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Research: Massage Induces Greater Range of Motion

Submitted by on July 25, 2010 – 7:26 amNo Comment

A recently published study performed brief (10 or 30 second) massage to the musculotendinous junction of the hamstrings in the research subjects and found a significant increase in hip flexion range of motion for both massage groups (5.9% for 10-second massage, 7.2% for 30-second massage).

Huang, SY, Di Santo, M, Wadden, KP, Cappa, DF, Alkanani, T, and Behm, DG, Short duration massage at the hamstrings musculotendinous junction induces greater range of motion. J Strength Cond Res 24(7): 1917-1924, 2010.

The massage technique performed was slow, circular friction at a pace of 1 repetition per second.  The subjects were supine, with their knee straight, and massage was performed to the distal hamstrings with the fingertips wrapped around the thigh.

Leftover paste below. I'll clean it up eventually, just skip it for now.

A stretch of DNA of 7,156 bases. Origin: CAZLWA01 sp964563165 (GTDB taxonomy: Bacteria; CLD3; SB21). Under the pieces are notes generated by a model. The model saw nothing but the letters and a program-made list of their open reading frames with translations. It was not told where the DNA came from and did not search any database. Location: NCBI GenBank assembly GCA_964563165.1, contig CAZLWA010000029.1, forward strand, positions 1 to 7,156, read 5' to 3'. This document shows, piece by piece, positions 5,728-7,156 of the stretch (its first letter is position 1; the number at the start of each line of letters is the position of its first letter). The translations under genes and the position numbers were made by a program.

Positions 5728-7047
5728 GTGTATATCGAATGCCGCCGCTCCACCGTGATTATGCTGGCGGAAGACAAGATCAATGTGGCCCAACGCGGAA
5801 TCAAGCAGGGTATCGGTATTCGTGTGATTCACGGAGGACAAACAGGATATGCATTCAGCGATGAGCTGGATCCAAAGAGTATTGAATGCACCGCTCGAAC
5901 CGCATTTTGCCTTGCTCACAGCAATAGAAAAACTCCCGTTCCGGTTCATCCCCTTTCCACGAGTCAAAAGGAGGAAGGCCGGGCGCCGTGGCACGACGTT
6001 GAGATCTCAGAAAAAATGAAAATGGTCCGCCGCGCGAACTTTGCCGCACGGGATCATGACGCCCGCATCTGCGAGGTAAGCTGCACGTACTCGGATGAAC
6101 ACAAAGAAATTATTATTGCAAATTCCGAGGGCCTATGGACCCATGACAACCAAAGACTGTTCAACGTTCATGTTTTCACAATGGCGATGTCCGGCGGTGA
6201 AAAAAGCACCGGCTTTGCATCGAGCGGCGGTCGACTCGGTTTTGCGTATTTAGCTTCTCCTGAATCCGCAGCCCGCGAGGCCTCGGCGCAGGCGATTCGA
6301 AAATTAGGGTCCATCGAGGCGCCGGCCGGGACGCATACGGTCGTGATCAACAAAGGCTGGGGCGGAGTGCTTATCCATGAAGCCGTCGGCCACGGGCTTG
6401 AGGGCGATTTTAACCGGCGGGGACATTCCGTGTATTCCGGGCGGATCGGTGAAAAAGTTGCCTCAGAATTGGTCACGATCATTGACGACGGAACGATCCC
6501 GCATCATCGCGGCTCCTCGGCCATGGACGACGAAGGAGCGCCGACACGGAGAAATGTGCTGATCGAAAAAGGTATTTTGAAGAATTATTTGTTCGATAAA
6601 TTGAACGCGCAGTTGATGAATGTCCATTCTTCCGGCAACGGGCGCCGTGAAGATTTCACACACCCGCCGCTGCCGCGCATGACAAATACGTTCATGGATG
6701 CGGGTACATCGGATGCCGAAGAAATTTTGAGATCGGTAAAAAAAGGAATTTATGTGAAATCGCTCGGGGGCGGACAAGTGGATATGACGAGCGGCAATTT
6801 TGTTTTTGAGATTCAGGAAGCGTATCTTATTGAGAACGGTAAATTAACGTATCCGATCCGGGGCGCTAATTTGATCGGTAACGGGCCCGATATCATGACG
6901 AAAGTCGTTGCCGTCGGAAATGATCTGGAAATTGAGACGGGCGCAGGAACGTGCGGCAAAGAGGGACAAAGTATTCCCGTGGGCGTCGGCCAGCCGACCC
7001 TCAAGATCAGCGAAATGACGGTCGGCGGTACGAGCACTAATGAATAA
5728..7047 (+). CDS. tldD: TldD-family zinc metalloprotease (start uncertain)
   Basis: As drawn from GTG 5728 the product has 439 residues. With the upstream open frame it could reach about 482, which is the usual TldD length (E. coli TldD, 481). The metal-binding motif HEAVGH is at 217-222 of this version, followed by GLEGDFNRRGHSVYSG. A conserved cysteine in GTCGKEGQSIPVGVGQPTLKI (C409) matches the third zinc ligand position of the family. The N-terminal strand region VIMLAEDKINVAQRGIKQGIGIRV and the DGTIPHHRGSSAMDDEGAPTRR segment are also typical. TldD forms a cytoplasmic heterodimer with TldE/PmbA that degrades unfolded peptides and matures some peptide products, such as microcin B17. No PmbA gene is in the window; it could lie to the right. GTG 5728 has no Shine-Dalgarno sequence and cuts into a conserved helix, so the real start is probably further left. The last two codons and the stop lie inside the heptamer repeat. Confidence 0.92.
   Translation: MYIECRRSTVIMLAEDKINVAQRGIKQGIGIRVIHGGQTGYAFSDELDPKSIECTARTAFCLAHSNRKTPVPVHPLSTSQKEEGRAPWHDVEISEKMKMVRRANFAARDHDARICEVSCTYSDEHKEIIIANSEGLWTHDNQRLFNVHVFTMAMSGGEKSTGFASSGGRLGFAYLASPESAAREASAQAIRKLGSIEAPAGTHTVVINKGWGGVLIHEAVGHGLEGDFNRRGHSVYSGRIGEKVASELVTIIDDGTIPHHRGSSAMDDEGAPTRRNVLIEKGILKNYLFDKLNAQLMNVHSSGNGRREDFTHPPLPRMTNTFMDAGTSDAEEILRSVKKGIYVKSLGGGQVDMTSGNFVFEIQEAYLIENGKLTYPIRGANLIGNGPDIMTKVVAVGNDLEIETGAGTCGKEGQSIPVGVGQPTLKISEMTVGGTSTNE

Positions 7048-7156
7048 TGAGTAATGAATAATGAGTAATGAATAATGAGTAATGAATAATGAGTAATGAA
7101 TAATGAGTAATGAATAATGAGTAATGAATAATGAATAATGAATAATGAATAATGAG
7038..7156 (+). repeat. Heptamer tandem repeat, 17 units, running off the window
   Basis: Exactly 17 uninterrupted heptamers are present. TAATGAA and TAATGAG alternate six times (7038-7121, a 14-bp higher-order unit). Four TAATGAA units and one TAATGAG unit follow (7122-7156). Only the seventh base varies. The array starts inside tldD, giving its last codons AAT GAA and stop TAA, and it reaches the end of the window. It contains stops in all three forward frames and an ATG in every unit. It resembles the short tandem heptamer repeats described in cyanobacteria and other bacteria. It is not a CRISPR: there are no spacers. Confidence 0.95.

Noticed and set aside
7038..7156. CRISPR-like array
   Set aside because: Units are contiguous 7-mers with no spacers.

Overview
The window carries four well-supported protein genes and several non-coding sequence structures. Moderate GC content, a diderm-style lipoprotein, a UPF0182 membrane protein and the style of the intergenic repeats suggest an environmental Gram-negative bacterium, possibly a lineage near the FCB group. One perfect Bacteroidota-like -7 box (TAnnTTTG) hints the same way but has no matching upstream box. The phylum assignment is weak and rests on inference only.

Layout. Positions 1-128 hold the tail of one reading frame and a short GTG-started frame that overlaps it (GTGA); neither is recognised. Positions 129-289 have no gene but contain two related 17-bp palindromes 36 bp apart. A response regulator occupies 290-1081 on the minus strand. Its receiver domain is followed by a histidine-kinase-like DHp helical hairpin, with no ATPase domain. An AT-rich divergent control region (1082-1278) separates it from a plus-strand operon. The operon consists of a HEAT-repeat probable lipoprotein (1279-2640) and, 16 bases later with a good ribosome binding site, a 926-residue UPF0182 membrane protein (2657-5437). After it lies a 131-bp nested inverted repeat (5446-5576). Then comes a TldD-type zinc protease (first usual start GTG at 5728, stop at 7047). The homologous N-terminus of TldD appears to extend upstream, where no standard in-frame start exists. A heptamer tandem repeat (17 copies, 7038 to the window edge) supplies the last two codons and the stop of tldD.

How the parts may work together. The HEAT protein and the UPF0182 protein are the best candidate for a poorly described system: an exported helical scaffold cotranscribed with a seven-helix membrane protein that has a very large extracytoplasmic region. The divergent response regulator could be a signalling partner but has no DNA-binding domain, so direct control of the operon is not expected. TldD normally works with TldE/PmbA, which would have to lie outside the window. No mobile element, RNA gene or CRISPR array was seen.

Before and after the massage, they measured the EMG activity of the hamstrings as well as the passive muscle tension.  Tension was measured as the torque force produced at the posterior knee at the point of discomfort during stretching.

There were a few interesting results from this study.  First, the massage was performed only to the musculotendinous junction, targeting the golgi tendon organs, and not the muscle belly and attachments.

Next, the increased range of motion did not create an increase in either muscle tension or EMG muscle activity.  The investigators suggest the massage increased the range of motion through a modified stretch perception or increased compliance of the hamstrings.

The suggested practical application of this research is to use slow, circular friction massage to the musculotendinous junction of a muscle either before stretching or after activity to improve range of motion.  This work can be applied to a sports massage therapist’s toolbox, or to teach an athlete for self-care of a chronically tight muscle.

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